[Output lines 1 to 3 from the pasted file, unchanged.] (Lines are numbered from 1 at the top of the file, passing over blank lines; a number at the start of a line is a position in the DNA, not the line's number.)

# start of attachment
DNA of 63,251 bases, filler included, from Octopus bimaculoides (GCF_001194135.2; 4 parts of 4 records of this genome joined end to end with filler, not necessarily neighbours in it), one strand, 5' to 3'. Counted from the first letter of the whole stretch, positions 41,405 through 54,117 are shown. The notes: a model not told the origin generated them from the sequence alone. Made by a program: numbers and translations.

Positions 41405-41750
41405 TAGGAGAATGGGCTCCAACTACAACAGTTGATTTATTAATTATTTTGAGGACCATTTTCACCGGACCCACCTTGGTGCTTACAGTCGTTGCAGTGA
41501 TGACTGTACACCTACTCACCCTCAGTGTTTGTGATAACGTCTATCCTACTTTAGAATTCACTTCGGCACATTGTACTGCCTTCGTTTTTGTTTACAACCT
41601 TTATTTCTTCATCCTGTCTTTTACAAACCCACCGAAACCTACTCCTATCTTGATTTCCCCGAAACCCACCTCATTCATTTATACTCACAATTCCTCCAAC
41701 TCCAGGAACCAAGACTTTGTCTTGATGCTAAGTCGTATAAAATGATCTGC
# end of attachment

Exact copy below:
DNA of 63,251 bases, filler included, from Octopus bimaculoides (GCF_001194135.2; 4 parts of 4 records of this genome joined end to end with filler, not necessarily neighbours in it), one strand, 5' to 3'. Counted from the first letter of the whole stretch, positions 41,405 through 54,117 are shown. The notes: a model not told the origin generated them from the sequence alone. Made by a program: numbers and translations.

Positions 41405-41750
41405 TAGGAGAATGGGCTCCAACTACAACAGTTGATTTATTAATTATTTTGAGGACCATTTTCACCGGACCCACCTTGGTGCTTACAGTCGTTGCAGTGA